The Swiss Wiz: Edi Wyss, Ein Leben mit Renn- und Sportwagen
“He runs and runs and runs. With the precision of a Swiss clock.”
(German) While peripheral to what this book is about, here is a point worth making right at the start: aside from facts and figures and many excellent photos this book (A Life With Racing and Sports Cars) will give you a glimpse of something outside normal experience: at the highest level of the collector car world, where gaining a quarter-point lead at a concours can mean spending an extra five figures, restorers help each other out in an emergency. (Owners, well, that’s a different kettle of fish.) Why? Respect. Even from competitors. Playing at that level means you’re a big fish in a very small bowl, and mastery of craft is currency. That, too, is how Eduard Wyss, who is one of those big fish, found the fellow to whom he would propose succeeding him as the head of Edi Wyss Engineering in Switzerland.
Switzerland has four national languages; alas English is not among them. Although this book is already in its second German edition, and won one of the three Honorary Awards at the 2021 Motorworld Buchpreis in the Biography category, there’s probably no English version in the cards. We always say that a photo-intensive book speaks to even those who cannot read the language in which it was written. This is true here too—there’s hardly a paragraph without a name or chassis or place you wouldn’t recognize.
Especially Wyss’ early years as a journeyman race mechanic name-check pretty much anything and everything on the international scene. Sometimes, though, even the German version doesn’t go beyond the sort of peripheral casual comment that just begs the proverbial follow-up question, for instance Wyss, then wrenching for Joakim Bonnier, describing Jim Hall’s Can-Am car (p. 68) as having an automatic transmission “that no one could really figure out.” It’s not critical, really, to the Wyss story anyway but it does make you wonder what that’s about. This remark is prompted by the recognition that this book didn’t start as a soup-to-nuts monograph but as a series of sort of free-form interviews by and for the archival arm of the Swiss Car Register, thanks to a chance meeting between Wyss and SCR secretary Christoph Ditzler. Among the SCR’s low-visibility/high-impact activities is the preservation of important source material for future generations so the Wyss interviews were initially intended for internal use. When Ditzler realized there was a bigger story here and a reluctant Wyss saw himself that race mechanics’ reminiscences were finding a receptive audience, a full-fledged book was the next logical step—a development furthered by Wyss just having had a favorable experience working with a publisher who was bringing out a book on the 312P Ferrari, which included the chassis Wyss had brought back to life. “Restored” is too small a word; the motor, for instance was custom-made from the ground up from newly made castings.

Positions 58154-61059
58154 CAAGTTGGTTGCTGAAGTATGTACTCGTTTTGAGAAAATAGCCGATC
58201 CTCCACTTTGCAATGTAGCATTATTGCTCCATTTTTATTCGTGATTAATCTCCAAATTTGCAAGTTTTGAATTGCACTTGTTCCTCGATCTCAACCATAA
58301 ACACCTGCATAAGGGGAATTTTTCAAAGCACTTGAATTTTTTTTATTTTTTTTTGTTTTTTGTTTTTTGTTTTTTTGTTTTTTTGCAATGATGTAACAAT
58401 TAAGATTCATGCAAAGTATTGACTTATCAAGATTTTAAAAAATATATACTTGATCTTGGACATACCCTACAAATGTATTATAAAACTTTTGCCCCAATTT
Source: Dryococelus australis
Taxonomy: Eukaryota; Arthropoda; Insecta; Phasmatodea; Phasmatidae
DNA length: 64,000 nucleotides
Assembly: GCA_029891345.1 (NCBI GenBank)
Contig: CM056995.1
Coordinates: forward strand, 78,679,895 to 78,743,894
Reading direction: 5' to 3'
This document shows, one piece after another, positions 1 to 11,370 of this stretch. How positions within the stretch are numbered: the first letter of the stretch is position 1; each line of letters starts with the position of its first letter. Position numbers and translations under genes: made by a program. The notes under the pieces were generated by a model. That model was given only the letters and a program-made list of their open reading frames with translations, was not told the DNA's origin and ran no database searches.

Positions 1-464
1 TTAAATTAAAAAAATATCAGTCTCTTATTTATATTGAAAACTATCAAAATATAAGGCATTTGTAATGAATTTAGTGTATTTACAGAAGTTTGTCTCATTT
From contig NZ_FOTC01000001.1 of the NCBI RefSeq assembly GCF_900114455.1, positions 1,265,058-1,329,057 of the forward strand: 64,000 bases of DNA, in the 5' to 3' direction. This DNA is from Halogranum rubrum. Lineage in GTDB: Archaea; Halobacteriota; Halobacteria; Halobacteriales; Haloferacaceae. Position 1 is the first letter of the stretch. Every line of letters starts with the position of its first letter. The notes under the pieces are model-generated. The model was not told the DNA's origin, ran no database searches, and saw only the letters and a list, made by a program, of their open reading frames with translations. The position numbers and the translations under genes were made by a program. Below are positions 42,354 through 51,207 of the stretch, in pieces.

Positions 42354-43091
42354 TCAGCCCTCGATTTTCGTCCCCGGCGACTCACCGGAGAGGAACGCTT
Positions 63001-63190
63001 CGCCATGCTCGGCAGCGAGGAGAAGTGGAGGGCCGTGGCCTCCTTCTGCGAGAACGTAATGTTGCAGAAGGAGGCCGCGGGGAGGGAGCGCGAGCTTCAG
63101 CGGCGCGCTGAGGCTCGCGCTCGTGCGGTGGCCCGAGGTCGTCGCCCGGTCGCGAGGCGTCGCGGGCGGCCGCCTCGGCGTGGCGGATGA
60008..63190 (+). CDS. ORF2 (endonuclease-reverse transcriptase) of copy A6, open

Wyss may refer to himself as a race mechanic all day long but that last sentence signifies the depth of his skill and his standing in the collector car world, most especially on the Ferrari scene. Born in 1942, Wyss was witness to momentous technical innovations in F1 and Can-Am but also an era in which what would become 7- and 8-figure cars were merely so much scrap metal. An example, and also another example of one of those tantalizing casual remarks in the book that will make readers wish for more detail: a Ferrari 250LM chassis after a crash in 1965 getting the body of a Porsche Carrera 6! Then: normal. Today: unthinkable. That the book is able to give their serial numbers is remarkable because Wyss says he only kept a general, daily log. The book ends with a 4-page table (dates, race, car/serial no., driver, team, result) of all his work on race cars from 1968 to 2009; see below. Another one lists all the Ferraris his firm has worked on, and throughout the main text are other tables and lists of race results or all the Wyss Engineering cars at concours etc.
Divided into four principal sections representing distinct phases in Wyss’ life, this autobiography goes from childhood to retirement and actually a bit beyond. If you’ve only ever seen Wyss Engineering referenced in magazine articles or auction catalogs you’ll now come to appreciate just what a force he was and his firm will continue to be. Wyss would be the first to deflect attention from himself and talk about teamwork instead, so let’s not forget to point out that this excellent book is a McKlein production. Their reputation for picking worthy topics and then making truly fine and intelligent books is again fully on display here.
Index (of people); Bibliography.
Copyright 2021, Sabu Advani (speedreaders.info).